Author: Constance Rodgers

A Measure of Doubt

The log line for A Measure of Doubt says the play asks the question is a man defined by the worst thing he has ever done. My answer is yes. Especially when he has done it more than once. His abuse was premeditated and can not even be softened with the misnomer, date rape.

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17 Minutes

17 Minutes does not preach to us what we already know, that guns kill and hurt people hurt people. It presents each character’s despair and confusion about their various roles (in something they actually had no control over) with a tender hand and deep respect for the complications inherent in being on the front lines of this problem.

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A Cocktail Party Social Experiment

A parlor game with an audience. The evening is really a pitch for the yet to be produced board game of the same name. That’s fine and I can see how the board game could be fun and maybe a little scary if played at home. But to watch it played by volunteers that may not have a lot of personality or enough experience to have very much of interest to say – not very compelling. In order for the game itself to work better I think the prompts and questions have to relate more specifically to the themes picked. For the evening to work better I think the participants have to be of various ages and the cocktails more original, tastier and stronger.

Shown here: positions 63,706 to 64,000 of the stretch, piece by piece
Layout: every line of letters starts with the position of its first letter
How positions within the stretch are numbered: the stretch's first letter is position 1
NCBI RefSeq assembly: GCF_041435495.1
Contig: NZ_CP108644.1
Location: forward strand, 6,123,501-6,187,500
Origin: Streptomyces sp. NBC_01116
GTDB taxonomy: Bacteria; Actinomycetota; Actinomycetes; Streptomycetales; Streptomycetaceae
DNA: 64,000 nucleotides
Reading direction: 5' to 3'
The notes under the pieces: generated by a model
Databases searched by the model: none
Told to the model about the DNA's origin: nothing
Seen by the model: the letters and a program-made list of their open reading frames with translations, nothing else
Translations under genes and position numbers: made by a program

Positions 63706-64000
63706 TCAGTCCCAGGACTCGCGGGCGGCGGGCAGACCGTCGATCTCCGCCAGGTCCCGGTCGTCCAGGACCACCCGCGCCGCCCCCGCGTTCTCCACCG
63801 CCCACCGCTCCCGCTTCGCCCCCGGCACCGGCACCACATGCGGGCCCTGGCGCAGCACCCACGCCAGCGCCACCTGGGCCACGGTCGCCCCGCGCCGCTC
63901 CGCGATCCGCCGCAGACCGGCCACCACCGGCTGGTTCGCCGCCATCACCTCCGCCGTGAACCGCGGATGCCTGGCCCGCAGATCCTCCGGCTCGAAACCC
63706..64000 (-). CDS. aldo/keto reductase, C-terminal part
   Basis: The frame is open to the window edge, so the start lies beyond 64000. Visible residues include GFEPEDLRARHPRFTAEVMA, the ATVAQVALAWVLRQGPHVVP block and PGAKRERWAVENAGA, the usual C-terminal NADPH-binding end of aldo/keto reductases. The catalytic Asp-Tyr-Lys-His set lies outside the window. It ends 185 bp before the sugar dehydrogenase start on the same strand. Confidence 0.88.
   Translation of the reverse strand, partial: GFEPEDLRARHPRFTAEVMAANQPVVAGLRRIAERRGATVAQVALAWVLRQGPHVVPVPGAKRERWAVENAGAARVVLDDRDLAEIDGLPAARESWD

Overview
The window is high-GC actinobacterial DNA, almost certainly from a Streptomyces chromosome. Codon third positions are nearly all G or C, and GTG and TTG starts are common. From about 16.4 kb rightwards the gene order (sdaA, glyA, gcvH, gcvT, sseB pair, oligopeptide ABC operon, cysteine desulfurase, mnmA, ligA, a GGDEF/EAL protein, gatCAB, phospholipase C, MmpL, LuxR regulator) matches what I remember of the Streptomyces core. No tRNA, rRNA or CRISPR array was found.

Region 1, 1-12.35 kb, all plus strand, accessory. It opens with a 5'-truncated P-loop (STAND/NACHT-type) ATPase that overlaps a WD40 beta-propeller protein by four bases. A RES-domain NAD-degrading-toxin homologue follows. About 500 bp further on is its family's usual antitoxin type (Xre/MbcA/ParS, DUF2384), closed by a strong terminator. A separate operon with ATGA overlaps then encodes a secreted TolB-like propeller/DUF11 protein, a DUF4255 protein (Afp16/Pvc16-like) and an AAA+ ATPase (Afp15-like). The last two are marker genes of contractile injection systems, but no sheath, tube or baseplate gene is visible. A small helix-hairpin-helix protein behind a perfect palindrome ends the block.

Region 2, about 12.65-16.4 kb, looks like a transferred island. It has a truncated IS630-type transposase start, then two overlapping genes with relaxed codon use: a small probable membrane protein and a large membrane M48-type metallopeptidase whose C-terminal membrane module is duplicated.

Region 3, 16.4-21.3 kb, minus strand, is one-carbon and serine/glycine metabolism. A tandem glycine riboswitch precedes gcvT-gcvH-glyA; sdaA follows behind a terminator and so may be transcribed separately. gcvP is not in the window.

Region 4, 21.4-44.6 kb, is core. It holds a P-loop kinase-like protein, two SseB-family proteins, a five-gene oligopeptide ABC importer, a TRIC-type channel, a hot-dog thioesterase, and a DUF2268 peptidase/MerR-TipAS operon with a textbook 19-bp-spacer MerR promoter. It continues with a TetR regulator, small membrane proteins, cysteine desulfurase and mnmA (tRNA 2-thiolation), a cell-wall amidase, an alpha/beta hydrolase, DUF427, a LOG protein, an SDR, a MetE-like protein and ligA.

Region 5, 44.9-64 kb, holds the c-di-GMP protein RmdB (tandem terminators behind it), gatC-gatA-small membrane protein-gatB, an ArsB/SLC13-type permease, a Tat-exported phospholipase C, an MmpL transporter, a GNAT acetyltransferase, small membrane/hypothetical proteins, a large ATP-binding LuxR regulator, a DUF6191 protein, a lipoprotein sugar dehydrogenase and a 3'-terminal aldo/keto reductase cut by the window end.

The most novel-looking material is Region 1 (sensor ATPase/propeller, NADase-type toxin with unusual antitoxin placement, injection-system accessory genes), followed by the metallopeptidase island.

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Brecht: Call and Respond

If you have never seen Brecht’s The Jewish Wife, which I had not, make this the time you go. It is a poignant story as expected from Brecht. The other two one-acts are intelligent and positioned. The acting is excellent.
Worth the ticket price of $25.

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The Young Man from Atlanta

It is 1950 Texas. There is no gay rights movement, no #ME TOO, no women’s movement. Lily Dale calls her husband Daddy and blames Eleanor Roosevelt for a sick-out staged by the black maids of Houston, but we love her anyway.

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